BY DEAN GREENAWAY
Long Jumper Akeem Bradshaw of Central Iowa College, became the territory’s 11th individual Jr. College All American, when he placed second in the event at the National Jr. Colleges Athletics Association Indoor Championships in Lubbock, Texas on Friday.
Ralston Varlack, competing for Central Arizona College became the BVI’s first Jr. College All American, also in the Long Jump, in 1996. Six different athletes have become All Americans for their performances since 2014.
Bradshaw’s teammate Nelda Huggins, was second in women’s 60-meters dash as well, to earn All American Honors.
Competing in flight two, Bradshaw opened with a leap of 7.03m (23’0¾”). He then moved into third place with 7.25m (23’9½”) effort, before falling into fourth. In the third round when the medals were decided, he climbed into second place behind Barton County College’s Travis Hagg’s 7.48m (24 6½”) jump, with a personal best leap of 7.44m (24’ 5 inches).
“It was a good competition with the winner and when he jumped 7.48, it inspired me a lot because I felt that if he could do it, I could do it too,” said Bradshaw, a former 800/1500m runner who began dabbling in the Long Jump in 2014 and entered the competition with a 7.39m (24 feet 3 inches) best. “I knew I could have beaten it and I fouled my last jump. But I know it was a good jump. This means a lot to me because over the last few years, I know I’ve worked hard and developed. Coming to a meet like this and finishing second, feels really great.”
On Saturday, he turned his attention to the Triple Jump, where he entered the competition with a season’s best of 14.75m (48’ 4¾”). After fouling his first attempt, he then cut the sand at 14.57m (47’9½”), climbing into eight place where he would finish after fouling his next four attempts.
Bradshaw said he has problems in the Triple Jump after Long Jumping.
“When I triple jump the day after, my groin starts to hurt,” he pointed out. “I don’t know why. I need to get it strengthened and work on my phases. I’m not getting them how I wanted to.”
Meanwhile, Huggins, who had a season’s best of 7.40 seconds heading into the championships, made her intentions known she would be competing to defend her title by winning her 60-meters heat with the fastest time in the prelims of 7.37 seconds. She placed second with a time of 7.42 seconds.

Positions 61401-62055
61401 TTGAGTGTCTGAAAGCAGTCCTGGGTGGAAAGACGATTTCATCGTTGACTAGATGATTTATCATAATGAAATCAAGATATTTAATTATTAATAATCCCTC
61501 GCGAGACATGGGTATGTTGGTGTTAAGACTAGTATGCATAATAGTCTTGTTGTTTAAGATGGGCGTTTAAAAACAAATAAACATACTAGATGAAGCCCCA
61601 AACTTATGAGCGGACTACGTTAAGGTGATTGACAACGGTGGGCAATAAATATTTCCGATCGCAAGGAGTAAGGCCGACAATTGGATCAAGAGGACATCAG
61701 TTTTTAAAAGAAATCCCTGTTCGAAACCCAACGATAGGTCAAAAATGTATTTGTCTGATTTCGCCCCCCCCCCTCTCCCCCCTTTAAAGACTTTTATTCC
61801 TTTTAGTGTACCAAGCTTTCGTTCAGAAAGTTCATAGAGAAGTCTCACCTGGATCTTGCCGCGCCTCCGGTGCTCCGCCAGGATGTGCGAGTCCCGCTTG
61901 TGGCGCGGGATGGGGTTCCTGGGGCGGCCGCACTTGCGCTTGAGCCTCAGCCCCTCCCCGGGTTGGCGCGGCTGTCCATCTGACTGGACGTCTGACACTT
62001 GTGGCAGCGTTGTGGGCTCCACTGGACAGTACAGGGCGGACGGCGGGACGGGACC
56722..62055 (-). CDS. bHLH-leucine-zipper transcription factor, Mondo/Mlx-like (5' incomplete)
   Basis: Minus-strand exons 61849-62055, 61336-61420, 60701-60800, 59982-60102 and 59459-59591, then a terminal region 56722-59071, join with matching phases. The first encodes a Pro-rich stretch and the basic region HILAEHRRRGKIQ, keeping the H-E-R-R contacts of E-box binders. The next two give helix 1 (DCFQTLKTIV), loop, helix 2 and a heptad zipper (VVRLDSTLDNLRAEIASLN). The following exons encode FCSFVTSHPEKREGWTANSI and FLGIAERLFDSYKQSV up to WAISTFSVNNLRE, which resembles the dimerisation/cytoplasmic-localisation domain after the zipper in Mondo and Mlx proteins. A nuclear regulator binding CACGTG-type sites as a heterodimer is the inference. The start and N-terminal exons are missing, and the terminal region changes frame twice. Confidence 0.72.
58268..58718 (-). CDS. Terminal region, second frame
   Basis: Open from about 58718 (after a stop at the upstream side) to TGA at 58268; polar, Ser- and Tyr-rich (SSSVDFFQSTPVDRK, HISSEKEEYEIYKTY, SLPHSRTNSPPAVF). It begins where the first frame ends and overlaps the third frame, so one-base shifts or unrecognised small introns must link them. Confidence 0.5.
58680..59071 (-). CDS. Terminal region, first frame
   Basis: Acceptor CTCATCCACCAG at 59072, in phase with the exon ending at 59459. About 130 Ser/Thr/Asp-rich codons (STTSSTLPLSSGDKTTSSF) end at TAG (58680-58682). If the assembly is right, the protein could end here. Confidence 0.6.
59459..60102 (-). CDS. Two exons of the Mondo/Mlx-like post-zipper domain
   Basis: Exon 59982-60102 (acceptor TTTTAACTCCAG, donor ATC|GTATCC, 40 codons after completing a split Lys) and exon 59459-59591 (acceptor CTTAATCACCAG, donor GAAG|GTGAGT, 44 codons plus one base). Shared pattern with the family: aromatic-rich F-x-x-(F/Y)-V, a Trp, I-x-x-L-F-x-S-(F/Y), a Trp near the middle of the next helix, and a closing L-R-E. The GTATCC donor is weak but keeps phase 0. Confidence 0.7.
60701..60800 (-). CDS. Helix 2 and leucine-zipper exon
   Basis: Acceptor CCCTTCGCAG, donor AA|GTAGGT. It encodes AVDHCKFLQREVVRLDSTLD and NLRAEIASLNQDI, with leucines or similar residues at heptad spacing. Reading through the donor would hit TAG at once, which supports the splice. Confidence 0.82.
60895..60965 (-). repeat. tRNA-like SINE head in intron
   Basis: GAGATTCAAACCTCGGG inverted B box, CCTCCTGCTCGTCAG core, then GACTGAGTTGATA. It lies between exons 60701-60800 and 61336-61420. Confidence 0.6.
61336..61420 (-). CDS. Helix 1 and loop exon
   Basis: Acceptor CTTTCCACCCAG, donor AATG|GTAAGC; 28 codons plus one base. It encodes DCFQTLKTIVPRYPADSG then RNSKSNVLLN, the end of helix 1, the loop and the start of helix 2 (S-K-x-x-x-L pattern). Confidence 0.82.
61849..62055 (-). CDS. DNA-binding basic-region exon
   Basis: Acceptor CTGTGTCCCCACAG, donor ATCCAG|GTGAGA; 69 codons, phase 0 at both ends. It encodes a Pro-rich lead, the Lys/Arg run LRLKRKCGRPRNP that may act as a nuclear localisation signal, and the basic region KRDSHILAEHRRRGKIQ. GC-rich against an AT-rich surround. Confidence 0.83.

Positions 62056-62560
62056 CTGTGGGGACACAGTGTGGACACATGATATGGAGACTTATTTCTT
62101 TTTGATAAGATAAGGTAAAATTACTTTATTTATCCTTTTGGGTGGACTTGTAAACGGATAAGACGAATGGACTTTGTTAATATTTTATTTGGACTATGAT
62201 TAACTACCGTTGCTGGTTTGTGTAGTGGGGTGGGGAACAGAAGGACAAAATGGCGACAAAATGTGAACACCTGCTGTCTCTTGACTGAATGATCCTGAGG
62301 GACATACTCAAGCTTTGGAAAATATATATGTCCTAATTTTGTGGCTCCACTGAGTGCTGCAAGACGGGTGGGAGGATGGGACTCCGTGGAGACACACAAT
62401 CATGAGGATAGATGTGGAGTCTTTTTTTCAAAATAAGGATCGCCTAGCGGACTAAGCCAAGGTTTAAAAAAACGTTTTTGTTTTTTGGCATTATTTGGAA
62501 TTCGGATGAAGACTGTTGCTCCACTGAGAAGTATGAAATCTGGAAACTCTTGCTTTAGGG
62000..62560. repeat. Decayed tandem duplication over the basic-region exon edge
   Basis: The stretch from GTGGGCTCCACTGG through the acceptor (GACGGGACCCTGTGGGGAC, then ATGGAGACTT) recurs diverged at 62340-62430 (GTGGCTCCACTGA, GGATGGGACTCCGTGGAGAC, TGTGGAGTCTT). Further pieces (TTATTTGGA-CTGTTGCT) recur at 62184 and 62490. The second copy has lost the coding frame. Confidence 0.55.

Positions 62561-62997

Huggins, who was second overall last year, was second in her 200-meters heat in 24.16 seconds. She finished fifth in 24.15 seconds. She did not respond for comments on her performances.
Also in action was Central Arizona College sophomore Tarique Moses. He was 12th in the 600-meters heat in a personal best of 1 minute 21.38 seconds but did not advance to the final. Barton County College’s Adriano Gumbs, was 18th in 1:22.15. Gumbs earned All American honors as part of his team’s 4 x800m relay, after they placed fifth in 7 minutes, 50.60 seconds.
Moses earned his All American honors on his team’s 4x400m relay, that was seventh with a time of 3 minutes, 13.97 seconds.
Elsewhere, at the Cal State LA Invitational, Beyonce DeFreitas won the women’s 200-meters in 24.02 seconds after finishing third in the 100-meters dash in 12.01 seconds. Tarika Moses was second in 24.50. Moses won the 400-meter in 56.67 seconds.
In Florida, Plantation High School junior Chaz Fahie placed fifth in the Hallandale Invitational varsity boys 800-meters, with a time of 2 minutes, 03.32 seconds.
Competing in the South Cobb High School meet, middle schooler Adaejah Hodge of the BVI, won the 11-12 girls 100-meters dash in 12.90 seconds, running for the Legacy Athletics Club. Her 27.64 seconds was good for third in the 200-meters and she cleared 1.27 meters (4 feet 2 inches) to win the high jump.
Meanwhile, in her fifth and final IAAF World Indoor Championships after two finals berths—including a 2008 bronze medal—followed by two semifinal placings, Tahesia Harrigan-Scott did not advance for the first time in five appearances. She was sixth in her 60m heat in 7.50 seconds—well off her 7.31 seconds season’s best.
“My indoor season took a bit to come around but I was satisfied with my progression leading up to Worlds and felt very confident about my race,” Harrigan-Scott said afterwards. “My race was lost from the beginning, which is usually my strength. I didn’t react like I usually do but by drive phase was lost trying to avoid going into lane six. Instead of pushing during my drive, I was spinning my wheels trying to stay in my lane and stay with the pack. After that, it was just a result of what did or should I say, didn’t do at the beginning.
As she closed her indoor chapter, Harrigan-Scott said he’s satisfied and fortunate to have competed in five World Indoor Championships during her career.
“That by far can never be downgraded based on a few performances I wasn’t satisfied with,” said Harrigan-Scott, at 36, in who will turn her attention to the Commonwealth Games in Gold Coast, Australia, April 4-15, competing in her 20th season and fifth Commonwealth Games. “It has been a long haul with many fulfilling accomplishments and experiences and moments I wish I could sometimes erase, but I enjoyed every moment of it and learned a lot about myself from every experience, and I’m to this day, fortunate to be healthy and competitive.”